Hemi Hireme (Ngāti Awa, Ngāi Tūhoe, Ngāti Raukawa) is a decolonial educator and researcher.
Priscilla Rose Howe(Pakeha) is an Artist and graphic designer currently based in Ōtautahi. Her art practise is inspired by supernatural worlds and theatrics to explore her queer experience using predominantly pencil. She recently exhibited a solo presentation at The Auckland Art Fair with Wet Green and a solo exhibition at Sanc Gallery. As a designer she was a finalist for The Best Design Awards Graphic Selection (2017) and holds a Bachelor of Visual Communication Design(1st class hons) from Massey University (2016)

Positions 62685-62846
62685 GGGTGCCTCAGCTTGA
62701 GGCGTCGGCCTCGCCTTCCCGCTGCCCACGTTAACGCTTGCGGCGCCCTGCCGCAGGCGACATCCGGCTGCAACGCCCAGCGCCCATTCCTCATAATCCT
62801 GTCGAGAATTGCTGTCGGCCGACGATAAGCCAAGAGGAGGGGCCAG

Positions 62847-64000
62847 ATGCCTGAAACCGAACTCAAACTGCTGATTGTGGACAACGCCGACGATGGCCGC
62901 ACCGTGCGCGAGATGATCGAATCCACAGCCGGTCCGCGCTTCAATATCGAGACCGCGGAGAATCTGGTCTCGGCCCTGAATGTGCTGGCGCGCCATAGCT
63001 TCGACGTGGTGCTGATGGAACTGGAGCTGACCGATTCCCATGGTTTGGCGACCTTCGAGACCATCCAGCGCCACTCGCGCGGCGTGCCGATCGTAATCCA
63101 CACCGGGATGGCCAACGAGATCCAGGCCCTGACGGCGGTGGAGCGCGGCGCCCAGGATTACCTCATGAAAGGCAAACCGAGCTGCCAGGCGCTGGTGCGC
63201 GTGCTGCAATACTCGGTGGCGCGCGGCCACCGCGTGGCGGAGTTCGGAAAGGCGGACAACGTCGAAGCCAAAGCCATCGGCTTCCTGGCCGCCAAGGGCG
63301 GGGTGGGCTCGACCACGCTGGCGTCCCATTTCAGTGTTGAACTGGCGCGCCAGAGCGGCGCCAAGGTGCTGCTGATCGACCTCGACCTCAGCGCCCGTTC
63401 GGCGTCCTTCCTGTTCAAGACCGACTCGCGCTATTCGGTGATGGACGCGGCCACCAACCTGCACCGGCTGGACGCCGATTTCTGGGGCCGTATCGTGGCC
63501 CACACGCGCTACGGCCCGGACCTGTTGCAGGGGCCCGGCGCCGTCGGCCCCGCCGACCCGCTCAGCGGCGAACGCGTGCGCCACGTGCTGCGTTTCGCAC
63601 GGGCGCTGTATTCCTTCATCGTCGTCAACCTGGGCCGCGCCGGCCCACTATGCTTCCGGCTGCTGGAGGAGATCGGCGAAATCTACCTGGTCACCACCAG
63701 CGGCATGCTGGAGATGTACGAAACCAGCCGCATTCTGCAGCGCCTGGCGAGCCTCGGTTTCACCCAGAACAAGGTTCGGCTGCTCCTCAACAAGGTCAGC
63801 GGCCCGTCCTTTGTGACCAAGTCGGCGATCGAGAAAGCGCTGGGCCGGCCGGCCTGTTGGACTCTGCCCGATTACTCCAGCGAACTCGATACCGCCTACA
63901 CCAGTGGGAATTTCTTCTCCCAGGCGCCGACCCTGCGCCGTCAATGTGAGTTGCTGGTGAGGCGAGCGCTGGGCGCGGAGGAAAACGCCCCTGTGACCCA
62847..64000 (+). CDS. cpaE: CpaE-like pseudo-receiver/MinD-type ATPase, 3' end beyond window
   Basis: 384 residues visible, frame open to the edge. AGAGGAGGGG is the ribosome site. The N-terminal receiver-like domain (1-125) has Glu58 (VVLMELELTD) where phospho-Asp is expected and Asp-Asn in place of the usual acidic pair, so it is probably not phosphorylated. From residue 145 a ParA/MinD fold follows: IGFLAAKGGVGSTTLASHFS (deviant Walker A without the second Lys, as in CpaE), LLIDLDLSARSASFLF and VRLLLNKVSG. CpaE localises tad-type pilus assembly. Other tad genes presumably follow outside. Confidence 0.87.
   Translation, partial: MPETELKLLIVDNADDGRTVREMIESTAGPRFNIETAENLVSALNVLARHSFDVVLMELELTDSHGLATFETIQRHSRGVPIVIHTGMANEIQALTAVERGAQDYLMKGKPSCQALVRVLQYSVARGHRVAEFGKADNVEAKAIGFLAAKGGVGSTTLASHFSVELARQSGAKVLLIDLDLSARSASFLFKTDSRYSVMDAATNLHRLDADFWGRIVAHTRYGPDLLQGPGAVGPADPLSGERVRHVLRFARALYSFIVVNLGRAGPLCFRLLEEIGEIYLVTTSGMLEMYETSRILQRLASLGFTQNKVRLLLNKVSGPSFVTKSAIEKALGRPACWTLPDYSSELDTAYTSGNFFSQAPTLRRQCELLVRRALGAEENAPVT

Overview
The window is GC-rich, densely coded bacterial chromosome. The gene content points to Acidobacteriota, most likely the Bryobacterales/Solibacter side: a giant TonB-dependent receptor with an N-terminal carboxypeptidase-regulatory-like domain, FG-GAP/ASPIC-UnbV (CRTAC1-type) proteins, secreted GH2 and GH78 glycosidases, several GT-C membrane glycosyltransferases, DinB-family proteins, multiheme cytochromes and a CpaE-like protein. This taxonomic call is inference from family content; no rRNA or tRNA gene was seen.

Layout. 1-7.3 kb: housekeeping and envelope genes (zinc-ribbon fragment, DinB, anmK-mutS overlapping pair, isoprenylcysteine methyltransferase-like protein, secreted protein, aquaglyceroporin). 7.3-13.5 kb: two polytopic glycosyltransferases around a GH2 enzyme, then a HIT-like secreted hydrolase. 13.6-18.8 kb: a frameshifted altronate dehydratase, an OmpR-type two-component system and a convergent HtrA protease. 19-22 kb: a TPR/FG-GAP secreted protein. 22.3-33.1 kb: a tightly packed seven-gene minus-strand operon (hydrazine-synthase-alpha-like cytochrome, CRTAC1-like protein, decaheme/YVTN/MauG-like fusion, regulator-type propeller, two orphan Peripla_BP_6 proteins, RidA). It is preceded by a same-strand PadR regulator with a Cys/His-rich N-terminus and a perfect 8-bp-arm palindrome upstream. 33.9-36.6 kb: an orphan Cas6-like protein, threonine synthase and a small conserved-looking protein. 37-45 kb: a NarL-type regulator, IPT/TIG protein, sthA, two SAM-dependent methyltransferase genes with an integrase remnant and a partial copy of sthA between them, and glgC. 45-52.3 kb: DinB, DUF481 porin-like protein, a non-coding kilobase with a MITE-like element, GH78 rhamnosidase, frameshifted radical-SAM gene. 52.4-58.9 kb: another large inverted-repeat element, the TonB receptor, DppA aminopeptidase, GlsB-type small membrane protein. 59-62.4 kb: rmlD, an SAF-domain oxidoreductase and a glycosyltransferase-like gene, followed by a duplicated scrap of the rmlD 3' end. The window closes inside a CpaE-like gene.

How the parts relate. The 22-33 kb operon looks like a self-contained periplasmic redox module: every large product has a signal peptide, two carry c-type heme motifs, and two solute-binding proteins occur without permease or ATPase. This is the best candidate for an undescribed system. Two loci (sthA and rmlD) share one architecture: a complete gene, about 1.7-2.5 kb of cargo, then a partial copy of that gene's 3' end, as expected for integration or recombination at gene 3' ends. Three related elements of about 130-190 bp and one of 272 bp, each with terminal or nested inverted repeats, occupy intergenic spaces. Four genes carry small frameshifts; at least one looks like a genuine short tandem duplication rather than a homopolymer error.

Aroha Novak (Ngai Te Rangi, Ngati Kahungunu) studied Sculpture and Installation at Dunedin School of Art, completing her undergraduate degree (2007). She was awarded the David Con Hutton scholarship towards postgraduate study and completed her Master of Fine Arts (2013), also at Dunedin School of Art. Her work has focussed on escapism, utopias and idealism within a capitalist, postcolonial and institutionalised society, frequently working outside of traditional gallery spaces and collaborating with other artists. Her work is often research and project based, drawing out indigeneous and local histories that have been forgotten or suppressed. Novak is a multidisciplinary artist, letting the concept dictate the materials used by employing a new approach to each project. Her practise encompasses sculpture, installation, painting, design, photography, sound and video